The bytestring-lexing package offers extremely efficient bytestring parsers for some common lexemes: namely integral and fractional numbers. In addition, it provides efficient serializers for (some of) the formats it parses.
As of version 0.3.0, bytestring-lexing offers the best-in-show parsers for integral values. (According to the Warp web server's benchmark of parsing the Content-Length field of HTTP headers.) And as of this version (0.5.0) it offers (to my knowledge) the best-in-show parser for fractional/floating numbers.
Changes since 0.4.3 (2013-03-21)
I've completely overhauled the parsers for fractional numbers.
Data.ByteString.Lex.Lazy.Double modules have been removed, as has their reliance on Alex as a build tool. I know some users were reluctant to use bytestring-lexing because of that dependency, and forked their own version of bytestring-lexing-0.3.0's integral parsers. This is no longer an issue, and those users are requested to switch over to using bytestring-lexing.
The old modules are replaced by the new
Data.ByteString.Lex.Fractional module. This module provides two variants of the primary parsers. The
readExponential functions are very simple and should suffice for most users' needs. The
readExponentialLimited are variants which take an argument specifying the desired precision limit (in decimal digits). With care, the limited-precision parsers can perform far more efficiently than the unlimited-precision parsers. Performance aside, they can also be used to intentionally restrict the precision of your program's inputs.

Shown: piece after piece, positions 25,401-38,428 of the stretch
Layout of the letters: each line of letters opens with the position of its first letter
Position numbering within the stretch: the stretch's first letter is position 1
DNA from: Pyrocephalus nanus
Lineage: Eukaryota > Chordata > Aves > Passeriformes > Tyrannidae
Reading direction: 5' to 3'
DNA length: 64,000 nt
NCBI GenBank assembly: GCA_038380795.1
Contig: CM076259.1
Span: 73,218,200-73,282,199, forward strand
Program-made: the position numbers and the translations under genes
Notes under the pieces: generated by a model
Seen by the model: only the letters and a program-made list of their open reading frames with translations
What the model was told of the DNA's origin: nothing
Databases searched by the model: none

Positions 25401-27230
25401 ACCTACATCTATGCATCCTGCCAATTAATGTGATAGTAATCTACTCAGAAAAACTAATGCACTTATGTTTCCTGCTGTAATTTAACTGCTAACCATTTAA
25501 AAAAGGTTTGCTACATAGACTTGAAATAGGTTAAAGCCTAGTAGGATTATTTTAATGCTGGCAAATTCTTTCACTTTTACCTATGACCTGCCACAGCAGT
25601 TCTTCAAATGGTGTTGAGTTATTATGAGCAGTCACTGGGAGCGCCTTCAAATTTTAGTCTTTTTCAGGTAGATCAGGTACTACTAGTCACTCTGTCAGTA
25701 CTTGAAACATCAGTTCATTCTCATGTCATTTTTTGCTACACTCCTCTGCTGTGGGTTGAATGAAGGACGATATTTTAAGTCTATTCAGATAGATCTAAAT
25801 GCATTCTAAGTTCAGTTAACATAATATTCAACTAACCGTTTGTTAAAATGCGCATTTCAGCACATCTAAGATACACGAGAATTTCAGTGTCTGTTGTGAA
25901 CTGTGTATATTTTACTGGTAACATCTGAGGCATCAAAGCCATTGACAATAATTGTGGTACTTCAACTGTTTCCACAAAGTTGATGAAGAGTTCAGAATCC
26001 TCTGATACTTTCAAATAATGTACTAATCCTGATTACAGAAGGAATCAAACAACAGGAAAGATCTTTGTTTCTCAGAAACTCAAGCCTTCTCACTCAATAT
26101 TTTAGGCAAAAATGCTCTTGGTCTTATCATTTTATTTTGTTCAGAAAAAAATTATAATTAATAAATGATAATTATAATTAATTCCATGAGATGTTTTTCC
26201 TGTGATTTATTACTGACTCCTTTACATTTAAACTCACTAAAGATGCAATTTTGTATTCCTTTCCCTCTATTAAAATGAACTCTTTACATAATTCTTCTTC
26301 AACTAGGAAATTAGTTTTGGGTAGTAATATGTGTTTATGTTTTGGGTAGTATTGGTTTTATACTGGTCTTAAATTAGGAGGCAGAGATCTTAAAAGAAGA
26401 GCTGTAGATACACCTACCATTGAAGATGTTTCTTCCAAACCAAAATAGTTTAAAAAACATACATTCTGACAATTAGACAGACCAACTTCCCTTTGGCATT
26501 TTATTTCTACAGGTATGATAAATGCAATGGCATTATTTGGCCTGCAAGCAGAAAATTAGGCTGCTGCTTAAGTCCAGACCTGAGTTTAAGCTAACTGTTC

The Criterion output of the benchmark discussed below, can be seen here. The main competitors we compare against are the previous version of bytestring-lexing (which already surpassed text and attoparsec/scientific) and bytestring-read which was the previous best-in-show.
The unlimited-precision parsers provide 3.3× to 3.9× speedup over the
readDouble function from bytestring-lexing-0.4.3.3, as well as being polymorphic over all
Fractional values. For
Double: these functions have essentially the same performance as bytestring-read on reasonable inputs (1.07× to 0.89×), but for inputs which have far more precision than
Double can handle these functions are much slower than bytestring-read (0.30× 'speedup'). However, for
Rational: these functions provide 1.26× to 1.96× speedup compared to bytestring-read.
The limited-precision parsers do even better, but require some care to use properly. For types with infinite precision (e.g.,
Rational) we can pass in an 'infinite' limit by passing the length of the input string plus one. For
Rational: doing so provides 1.5× speedup over the unlimited-precision parsers (and 1.9× to 3× speedup over bytestring-read), because we can avoid intermediate renormalizations. Whether other unlimited precision types would see the same benefit remains an open question.
For types with inherently limited precision (e.g.,
Double), we could either pass in an 'infinite' limit or we could pass in the actual inherent limit. For types with inherently limited precision, passing in an 'infinite' limit degrades performance compared to the unlimited-precision parsers (0.51× to 0.8× 'speedup'). Whereas, passing in the actual inherent limit gives 1.3× to 4.5× speedup over the unlimited-precision parsers. They also provide 1.2× to 1.4× speedup over bytestring-read; for a total of 5.1× to 14.4× speedup over bytestring-lexing-0.4.3.3!
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